Free Cattle Housing Advice for Dairy Farmers

Published 24 November 16

AHDB Dairy And Scottish Dairy HubScottish dairy farmers considering investing in new cattle housing are being advised to attend two free cow accommodation events in Lanarkshire and Dumfries and Galloway. The events will feature two industry experts who will share their expertise on designing living environments which promote productivity and health. 

Both events, organised by the Scottish Dairy Hub and AHDB Dairy, will be held on Tuesday 6 December. There will be a lunchtime meeting at the Radstone Hotel, Larkhall from 11am until 2.30pm and later on the same day there will be a second session at Creebridge Hotel, Newton Stewart, kicking off at 7.30pm.

Stuart Martin, of the Scottish Dairy Hub, explains why they decided to focus on housing. He says: “We have had a noticeable increase in queries about cattle housing over the last few months. Farmers are asking about new sheds, about milking parlours, and about upgrading old units. We decided the best way to guide them was to get in two industry experts on the subject, Ian Ohnstad and Jamie Robertson, so they can get practical advice on the options available.”

AHDB Dairy Extension Officer, Sharon Lauder says: “Agricultural buildings are often the most valuable asset on farm, and as they can either help or hinder profitable milk production and herd health, it is an area well worth paying attention to as part of overall business planning.”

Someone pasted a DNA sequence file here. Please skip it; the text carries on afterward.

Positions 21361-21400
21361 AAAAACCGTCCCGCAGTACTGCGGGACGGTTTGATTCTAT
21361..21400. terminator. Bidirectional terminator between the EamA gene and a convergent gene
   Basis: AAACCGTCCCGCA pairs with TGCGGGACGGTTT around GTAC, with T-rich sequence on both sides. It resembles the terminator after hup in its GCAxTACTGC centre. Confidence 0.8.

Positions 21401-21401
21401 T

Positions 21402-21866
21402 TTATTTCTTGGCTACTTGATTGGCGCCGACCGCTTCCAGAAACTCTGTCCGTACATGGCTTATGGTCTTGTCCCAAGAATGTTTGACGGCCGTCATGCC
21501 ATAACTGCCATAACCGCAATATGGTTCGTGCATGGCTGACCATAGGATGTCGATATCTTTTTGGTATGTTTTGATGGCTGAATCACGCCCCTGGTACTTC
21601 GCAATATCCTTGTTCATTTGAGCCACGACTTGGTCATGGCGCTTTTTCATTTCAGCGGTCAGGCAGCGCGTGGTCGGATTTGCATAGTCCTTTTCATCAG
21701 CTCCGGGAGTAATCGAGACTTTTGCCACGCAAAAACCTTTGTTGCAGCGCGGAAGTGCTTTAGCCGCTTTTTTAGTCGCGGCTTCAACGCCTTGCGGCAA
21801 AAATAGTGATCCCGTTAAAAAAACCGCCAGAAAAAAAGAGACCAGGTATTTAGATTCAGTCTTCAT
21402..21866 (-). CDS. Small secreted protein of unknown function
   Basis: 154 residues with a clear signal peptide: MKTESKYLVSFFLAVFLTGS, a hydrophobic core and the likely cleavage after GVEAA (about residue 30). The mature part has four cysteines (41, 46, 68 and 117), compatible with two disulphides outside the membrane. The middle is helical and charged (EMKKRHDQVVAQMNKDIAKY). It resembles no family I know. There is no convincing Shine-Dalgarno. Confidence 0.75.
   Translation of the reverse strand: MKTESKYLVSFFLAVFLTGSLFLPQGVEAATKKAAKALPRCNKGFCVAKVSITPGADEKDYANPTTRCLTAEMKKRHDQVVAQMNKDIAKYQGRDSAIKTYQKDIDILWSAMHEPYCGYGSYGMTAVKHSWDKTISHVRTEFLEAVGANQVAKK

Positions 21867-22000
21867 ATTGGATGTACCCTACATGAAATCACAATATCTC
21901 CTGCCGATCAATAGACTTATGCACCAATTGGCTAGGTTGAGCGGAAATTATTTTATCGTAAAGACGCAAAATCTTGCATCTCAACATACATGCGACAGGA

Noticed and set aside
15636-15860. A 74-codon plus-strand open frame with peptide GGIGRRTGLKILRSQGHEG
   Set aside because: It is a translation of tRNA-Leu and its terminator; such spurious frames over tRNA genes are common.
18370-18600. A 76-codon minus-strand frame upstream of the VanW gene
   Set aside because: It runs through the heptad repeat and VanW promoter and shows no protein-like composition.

Attendees will hear from Dairy Group Director Ian Ohnstad, an expert in milking technology who will explain how farmers can better utilise their current facilities as well as advising on dairy parlour design.

Animal health specialist and Honorary Research Fellow at the University of Aberdeen, Jamie Robertson, will describe the four key environmental factors which farmers should consider when housing their cattle; moisture, air speed, temperature and fresh air.

He says: “All of these factors influence herd health and productivity with air speed or wind being the most debilitating. I will be advising farmers to think about their housing as a microclimate, which their animals may be spending significant amounts of time in, and that climate needs to well managed to reduce the prevalence of chronic conditions such as mastitis and lameness. Fresh air is important, but at the same time we don’t want these animals, especially the young stock, to get cold, so it is important to find the balance.”

Passionate about the influence of the environment on animal health, Jamie has carried out research on respiratory disease and air quality in pigs, poultry, cattle and stock people.

Both events are free but to assist with catering farmers are advised to book a place by contacting Sharon Lauder on 07876 706 391 or